Personal life

His first wife was fashion model Linda Rossiter. His second wife was writer Merry Reymond. For four years he lived with fashion model Marla Hanson. [7] His third marriage, to Helen Bransford, lasted nine years, and the couple had fraternal twin children, John Barrett McInerney III and Maisie Bransford McInerney. In 2006, he married Anne Hearst.

Bibliography

Novels

The Calloway trilogy

Short fiction

Collections
Stories [lower-alpha 2]
TitleYearFirst publishedReprinted/collected
Con doctorMcInerney, Jay (2009). How it ended : new and collected stories. New York: Alfred A. Knopf. ISBN   978-0307268051.
"Everything is lost"2009McInerney, Jay (January 4, 2009). "Everything is lost". Sunday Times. London.
"In the North-West Frontier Province"McInerney, Jay (2009). How it ended : new and collected stories. New York: Alfred A. Knopf. ISBN   978-0307268051.
"Invisible fences"
"The Madonna of turkey season"
"My public service"
"Smoke"

Nonfiction

Critical studies and reviews of McInerney's work

Film

Television

Related Research Articles

<i>American Psycho</i> 1991 novel by Bret Easton Ellis

American Psycho is a novel by Bret Easton Ellis, published in 1991. The story is told in the first person by Patrick Bateman, a serial killer and Manhattan investment banker. Alison Kelly of The Observer notes that while "some countries [deem it] so potentially disturbing that it can only be sold shrink-wrapped", "critics rave about it" and "academics revel in its transgressive and postmodern qualities".

Bret Easton Ellis American author, screenwriter, and director

Bret Easton Ellis is an American author, screenwriter, short-story writer, and director. Ellis was first regarded as one of the so-called literary Brat Pack, which also included Tama Janowitz and Jay McInerney. He is a self-proclaimed satirist whose trademark technique, as a writer, is the expression of extreme acts and opinions in an affectless style. His novels commonly share recurring characters.

Tama Janowitz is an American novelist and a short story writer. She is often referenced as one of the main "brat pack" authors, along with Bret Easton Ellis, and Jay McInerney.

<i>Glamorama</i> 1998 novel by Bret Easton Ellis

Glamorama is a 1998 novel by American writer Bret Easton Ellis. Glamorama is set in and satirizes the 1990s, specifically celebrity culture and consumerism. Time describes the novel as "a screed against models and celebrity."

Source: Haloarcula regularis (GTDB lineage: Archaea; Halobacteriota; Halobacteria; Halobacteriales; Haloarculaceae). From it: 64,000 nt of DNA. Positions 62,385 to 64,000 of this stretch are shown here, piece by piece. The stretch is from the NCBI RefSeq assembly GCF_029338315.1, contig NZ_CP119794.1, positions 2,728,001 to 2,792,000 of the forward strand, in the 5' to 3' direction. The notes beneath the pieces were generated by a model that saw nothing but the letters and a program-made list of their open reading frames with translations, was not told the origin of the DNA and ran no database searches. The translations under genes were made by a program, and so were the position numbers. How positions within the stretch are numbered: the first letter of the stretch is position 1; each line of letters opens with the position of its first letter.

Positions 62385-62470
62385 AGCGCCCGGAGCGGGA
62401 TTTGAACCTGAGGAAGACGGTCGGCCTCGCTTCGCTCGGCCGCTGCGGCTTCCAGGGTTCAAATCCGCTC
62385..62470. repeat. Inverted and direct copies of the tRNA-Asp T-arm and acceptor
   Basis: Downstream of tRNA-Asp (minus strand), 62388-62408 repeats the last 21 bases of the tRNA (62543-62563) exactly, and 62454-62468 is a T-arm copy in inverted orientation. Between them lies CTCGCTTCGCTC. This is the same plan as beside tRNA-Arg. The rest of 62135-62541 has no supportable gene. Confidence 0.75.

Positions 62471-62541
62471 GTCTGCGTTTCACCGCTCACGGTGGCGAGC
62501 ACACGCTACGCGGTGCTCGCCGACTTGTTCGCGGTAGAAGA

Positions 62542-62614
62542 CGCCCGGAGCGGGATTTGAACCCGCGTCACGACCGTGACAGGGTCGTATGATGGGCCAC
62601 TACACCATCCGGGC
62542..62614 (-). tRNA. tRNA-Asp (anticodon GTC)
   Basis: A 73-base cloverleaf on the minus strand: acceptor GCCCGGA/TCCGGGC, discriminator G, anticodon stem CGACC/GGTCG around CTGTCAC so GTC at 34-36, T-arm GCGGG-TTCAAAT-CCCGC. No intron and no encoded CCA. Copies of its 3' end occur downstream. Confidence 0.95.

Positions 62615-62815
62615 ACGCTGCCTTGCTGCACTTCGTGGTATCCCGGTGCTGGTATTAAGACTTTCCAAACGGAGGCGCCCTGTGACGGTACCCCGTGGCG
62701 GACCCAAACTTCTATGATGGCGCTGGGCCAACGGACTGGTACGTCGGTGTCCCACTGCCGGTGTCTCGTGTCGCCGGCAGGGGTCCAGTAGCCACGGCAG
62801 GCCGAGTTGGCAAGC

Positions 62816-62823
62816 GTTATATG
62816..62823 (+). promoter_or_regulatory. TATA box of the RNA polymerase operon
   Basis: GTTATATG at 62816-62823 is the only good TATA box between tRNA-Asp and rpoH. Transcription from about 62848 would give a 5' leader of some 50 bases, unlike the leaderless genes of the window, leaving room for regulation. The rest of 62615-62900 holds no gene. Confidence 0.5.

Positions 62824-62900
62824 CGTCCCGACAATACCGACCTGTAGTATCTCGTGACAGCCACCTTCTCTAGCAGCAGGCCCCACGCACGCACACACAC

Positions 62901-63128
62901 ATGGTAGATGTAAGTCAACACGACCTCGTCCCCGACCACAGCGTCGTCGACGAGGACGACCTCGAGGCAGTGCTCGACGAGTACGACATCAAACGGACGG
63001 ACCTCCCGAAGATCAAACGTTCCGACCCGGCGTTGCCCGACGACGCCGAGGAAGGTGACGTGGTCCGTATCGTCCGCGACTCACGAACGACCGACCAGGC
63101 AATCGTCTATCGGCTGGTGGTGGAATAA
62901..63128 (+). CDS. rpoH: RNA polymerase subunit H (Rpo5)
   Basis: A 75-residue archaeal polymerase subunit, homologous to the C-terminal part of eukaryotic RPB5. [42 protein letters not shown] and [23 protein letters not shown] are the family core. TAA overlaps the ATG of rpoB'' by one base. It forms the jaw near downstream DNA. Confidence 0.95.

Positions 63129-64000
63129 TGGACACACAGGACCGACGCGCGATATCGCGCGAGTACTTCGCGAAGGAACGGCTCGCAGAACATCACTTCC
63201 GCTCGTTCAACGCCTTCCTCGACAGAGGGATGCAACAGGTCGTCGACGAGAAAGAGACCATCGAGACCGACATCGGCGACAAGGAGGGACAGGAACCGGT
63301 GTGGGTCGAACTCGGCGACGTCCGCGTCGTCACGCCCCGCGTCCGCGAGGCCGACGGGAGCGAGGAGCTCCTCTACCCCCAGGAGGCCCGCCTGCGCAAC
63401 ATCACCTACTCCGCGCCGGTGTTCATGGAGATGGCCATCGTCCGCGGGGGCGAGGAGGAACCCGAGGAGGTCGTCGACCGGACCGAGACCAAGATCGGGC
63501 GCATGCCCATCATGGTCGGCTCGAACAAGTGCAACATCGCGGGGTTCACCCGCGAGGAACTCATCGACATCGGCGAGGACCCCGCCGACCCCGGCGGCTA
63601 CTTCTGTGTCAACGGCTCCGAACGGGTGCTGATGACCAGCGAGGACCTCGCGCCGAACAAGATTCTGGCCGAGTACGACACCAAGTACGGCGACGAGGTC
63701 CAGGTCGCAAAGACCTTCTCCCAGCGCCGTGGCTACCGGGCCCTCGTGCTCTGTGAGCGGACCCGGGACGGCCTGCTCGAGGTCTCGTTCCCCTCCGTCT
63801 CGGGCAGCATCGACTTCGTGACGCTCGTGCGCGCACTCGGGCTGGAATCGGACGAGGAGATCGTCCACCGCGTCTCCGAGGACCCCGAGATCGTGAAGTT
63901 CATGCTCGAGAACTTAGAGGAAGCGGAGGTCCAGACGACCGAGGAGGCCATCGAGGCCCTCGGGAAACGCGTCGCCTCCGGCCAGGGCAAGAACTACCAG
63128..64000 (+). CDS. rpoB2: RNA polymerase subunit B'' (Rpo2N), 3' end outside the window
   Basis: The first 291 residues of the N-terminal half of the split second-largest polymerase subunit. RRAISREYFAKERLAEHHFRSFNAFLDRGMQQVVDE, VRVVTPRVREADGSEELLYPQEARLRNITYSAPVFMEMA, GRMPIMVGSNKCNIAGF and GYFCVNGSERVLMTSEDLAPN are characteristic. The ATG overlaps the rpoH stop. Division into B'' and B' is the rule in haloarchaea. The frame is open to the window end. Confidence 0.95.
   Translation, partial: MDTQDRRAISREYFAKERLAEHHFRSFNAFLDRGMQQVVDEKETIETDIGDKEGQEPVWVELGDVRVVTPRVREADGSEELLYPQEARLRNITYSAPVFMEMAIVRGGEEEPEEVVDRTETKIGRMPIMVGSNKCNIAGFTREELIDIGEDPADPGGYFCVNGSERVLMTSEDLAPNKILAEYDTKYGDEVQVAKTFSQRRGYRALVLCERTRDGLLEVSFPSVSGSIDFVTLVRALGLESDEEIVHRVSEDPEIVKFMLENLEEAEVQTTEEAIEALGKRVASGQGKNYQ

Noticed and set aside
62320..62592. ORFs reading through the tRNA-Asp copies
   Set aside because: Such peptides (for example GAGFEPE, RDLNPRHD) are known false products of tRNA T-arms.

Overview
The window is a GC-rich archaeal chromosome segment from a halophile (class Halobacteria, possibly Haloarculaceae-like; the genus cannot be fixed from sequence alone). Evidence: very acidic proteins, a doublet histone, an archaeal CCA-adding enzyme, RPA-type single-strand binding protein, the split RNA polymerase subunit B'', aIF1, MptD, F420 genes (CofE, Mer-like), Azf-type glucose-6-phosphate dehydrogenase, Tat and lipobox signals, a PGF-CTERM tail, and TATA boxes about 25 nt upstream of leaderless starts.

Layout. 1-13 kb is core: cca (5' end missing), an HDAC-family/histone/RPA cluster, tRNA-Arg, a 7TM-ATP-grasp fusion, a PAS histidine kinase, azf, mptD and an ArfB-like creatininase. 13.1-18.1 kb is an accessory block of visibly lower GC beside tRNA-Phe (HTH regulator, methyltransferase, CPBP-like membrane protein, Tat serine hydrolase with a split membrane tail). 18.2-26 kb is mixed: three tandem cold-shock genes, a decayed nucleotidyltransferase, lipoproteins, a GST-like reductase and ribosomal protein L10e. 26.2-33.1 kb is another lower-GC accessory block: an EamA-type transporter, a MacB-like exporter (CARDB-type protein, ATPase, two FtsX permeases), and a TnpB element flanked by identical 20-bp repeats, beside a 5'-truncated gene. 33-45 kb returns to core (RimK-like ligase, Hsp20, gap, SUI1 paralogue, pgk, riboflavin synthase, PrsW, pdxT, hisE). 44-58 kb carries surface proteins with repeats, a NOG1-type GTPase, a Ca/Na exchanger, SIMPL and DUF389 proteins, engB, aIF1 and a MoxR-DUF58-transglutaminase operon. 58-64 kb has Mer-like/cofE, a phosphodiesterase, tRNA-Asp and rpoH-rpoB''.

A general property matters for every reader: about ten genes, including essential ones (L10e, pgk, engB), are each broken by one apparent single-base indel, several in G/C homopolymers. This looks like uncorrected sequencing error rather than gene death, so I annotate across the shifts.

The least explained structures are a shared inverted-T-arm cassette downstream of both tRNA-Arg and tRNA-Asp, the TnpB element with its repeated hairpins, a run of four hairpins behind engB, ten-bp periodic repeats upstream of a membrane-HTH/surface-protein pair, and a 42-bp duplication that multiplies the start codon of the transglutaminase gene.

<i>Lunar Park</i> 2005 mock memoir by Bret Easton Ellis

Lunar Park is a mock memoir by American writer Bret Easton Ellis. It was released by Knopf in 2005. It was the first book written by Ellis to use past tense narrative. The title bears no relation to the public amusement locations known as Luna Park.

The expression "literary Brat Pack" refers to a group of young American authors, including Bret Easton Ellis, Tama Janowitz, Jay McInerney and Jill Eisenstadt, who emerged on the country's east coast in the 1980s. It is a twist on the same label that had previously been applied to a group of young American actors who frequently appeared together in teen-oriented coming-of-age films earlier that decade.

Jill Eisenstadt is an American novelist, screenwriter, teacher and freelance journalist.

Bright Lights, Big City may refer to:

<i>Bright Lights, Big City</i> (film) 1988 American film by James Bridges

Bright Lights, Big City is a 1988 American drama film directed by James Bridges, starring Michael J. Fox, Kiefer Sutherland, Phoebe Cates, Dianne Wiest and Jason Robards, and based on the novel by Jay McInerney, who also wrote the screenplay. It was the last film directed by Bridges, who died in 1993.

Story of My Life (novel)

Story of My Life is a novel published in 1988 by American author Jay McInerney.

Fernanda Pivano

Fernanda Pivano was an Italian writer, journalist, translator and critic.

<i>Bright Lights, Big City</i> (novel)

Bright Lights, Big City is an American novel by Jay McInerney, published by Vintage Books on August 12, 1984. It is written about a character's time spent caught up in, and notably escaping from, the mid-1980s New York City fast lane.